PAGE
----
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Re: Dye Colour 1978 1st Impression 4th Edition UK Hobbit
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Christina and I have looked at our two copies of the first printing of this edition and at my working papers for the Descriptive Bibliography. My description of the top edge staining as "dark green" came originally from Douglas Anderson, based on his copy of the book, but when looking at other copies, including Christina's and the one at the British Library, I evidently found them to match.

Color descriptions of course are subjective, based on one's eyes, lighting, and condition of the item, which is why it's good to have a number of copies to physically compare. One of our copies, which has stood on a shelf for many years among other single copies of The Hobbit, has a top edge which is clearly blue, but also clearly faded. This may be due to light (room lighting, at least), or to dust which can cause chemical change; also, some dyes are more prone to fading than others.

The other copy we have, however, is part of the boxed set The Tolkien Library, has never been read, and has been protected all these years from both light and dust within a heavy slipcase. On this copy, the top edge is stained dark green - with a distinct blue element, to be sure, evident as one turns the book in the light, but then green = blue + yellow so this is to be expected.

I also compared these copies with copies of The Silmarillion, and to me the blue (or apparent blue) stains are of different values. Again, this could be subjective.

It's possible, of course, that some copies of the 1978 first impression were stained dark green, which would make sense, given its green cloth binding, while others were stained a dark blue. In any case, it's an interesting point.

Wayne

Posted on: 3/13 4:59:53


Re: Mystery Page in 50th Anniv Hobbit I Bought
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Christina and I have a copy of this too, which I document in the Descriptive Bibliography, p. 63, as "another, presumably later impression [of the Houghton Mifflin 50th anniversary edition] (but simultaneous publication?)". The "H" at the foot of the copyright page, absent from other copies, suggests a later or subsequent printing, and I suppose (at this great distance of time) that I had some evidence that this copy came out at the same time as the others we owned, probably from knowing then when we acquired them. Houghton Mifflin may well have needed multiple printings before publication to meet demand. In our copy, the original title-leaf was similarly removed a little roughly, as shown by the tear at the bottom, but the cancel leaf has been pasted in better, so that the rough stub isn't obvious unless one looks closely.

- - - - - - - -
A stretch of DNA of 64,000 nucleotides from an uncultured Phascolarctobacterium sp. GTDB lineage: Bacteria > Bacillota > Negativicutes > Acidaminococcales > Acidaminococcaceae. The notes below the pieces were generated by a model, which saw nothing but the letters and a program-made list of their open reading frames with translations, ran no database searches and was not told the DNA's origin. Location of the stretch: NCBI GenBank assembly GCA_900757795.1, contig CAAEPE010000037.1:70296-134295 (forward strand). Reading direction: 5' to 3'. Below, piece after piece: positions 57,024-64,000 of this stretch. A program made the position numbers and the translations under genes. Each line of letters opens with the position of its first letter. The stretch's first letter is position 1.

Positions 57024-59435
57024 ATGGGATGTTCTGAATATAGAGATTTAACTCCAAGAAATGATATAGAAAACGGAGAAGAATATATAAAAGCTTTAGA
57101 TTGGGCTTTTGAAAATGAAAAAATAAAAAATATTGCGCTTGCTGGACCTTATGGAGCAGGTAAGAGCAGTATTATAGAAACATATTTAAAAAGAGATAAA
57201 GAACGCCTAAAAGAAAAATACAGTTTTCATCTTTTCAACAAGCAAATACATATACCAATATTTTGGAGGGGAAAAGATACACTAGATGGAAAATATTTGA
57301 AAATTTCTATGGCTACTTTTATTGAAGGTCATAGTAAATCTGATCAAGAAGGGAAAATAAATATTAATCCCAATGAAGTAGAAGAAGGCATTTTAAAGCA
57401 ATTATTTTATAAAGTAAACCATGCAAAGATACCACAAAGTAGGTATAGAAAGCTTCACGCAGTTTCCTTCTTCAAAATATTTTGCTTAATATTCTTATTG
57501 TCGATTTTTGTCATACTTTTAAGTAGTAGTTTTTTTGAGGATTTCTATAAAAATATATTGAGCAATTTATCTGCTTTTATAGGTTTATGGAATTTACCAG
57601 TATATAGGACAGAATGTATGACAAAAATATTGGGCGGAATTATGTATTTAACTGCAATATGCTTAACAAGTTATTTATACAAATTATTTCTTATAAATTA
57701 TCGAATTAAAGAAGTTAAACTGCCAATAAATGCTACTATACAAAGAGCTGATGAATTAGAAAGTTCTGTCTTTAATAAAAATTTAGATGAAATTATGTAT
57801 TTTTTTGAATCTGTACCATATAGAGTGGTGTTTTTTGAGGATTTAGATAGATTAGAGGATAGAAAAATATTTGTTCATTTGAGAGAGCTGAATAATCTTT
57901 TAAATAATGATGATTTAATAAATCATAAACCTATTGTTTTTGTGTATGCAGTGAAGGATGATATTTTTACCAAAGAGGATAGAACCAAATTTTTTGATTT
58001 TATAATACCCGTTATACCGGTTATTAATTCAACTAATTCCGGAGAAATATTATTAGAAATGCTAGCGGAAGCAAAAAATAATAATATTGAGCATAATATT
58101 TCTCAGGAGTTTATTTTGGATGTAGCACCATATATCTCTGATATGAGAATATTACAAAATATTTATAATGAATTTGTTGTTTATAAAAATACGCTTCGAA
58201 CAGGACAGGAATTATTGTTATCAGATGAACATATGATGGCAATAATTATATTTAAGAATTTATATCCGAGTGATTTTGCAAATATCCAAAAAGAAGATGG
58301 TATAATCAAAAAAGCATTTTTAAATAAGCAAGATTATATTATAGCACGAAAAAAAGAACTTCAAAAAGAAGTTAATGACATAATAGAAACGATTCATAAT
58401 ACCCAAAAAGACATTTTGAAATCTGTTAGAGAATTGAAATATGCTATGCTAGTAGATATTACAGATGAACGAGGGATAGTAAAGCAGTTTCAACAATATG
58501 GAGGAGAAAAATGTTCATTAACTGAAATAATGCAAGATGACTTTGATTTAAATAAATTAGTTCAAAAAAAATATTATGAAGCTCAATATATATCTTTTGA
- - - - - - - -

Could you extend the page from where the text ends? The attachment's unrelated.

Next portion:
Wayne

Posted on: 2/24 5:11:19


Re: What was the first copy of the Hobbit, LOTR and the Sil that you owned?
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For The Hobbit and The Lord of the Rings: the Ballantine paperbacks with Barbara Remington covers. This was in 1970.

For The Silmarillion, the Houghton Mifflin first edition, bought on publication in 1977.

Wayne

Posted on: 1/6 15:51:20


New secondhand listings
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A friend of mine has just gone formally into business as Carpe Librum books, and has a few Tolkien items: a set of the Ace Books Lord of the Rings, near fine, $250; a first American Smith of Wootton Major, fine in dust-jacket with a chip at the bottom of the spine, $50; Marion Zimmer Bradley's Men, Halflings, and Hero Worship, very good or better condition, $150; and a first of Lin Carter's Tolkien: A Look behind "The Lord of the Rings", very good-plus, $5.00.

I might also mention that another bookseller I know, Second Life Books, has copies of Tolkien works in translation.

Wayne

Posted on: 1/2 9:24:28


Re: Tolkien Letter
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This letter sold in October for $1,500 at Heritage Auctions, Beverly Hills, and is now being offered by University Archives in Westport, Connecticut for $3,500.

Wayne

Posted on: 1/2 9:00:50



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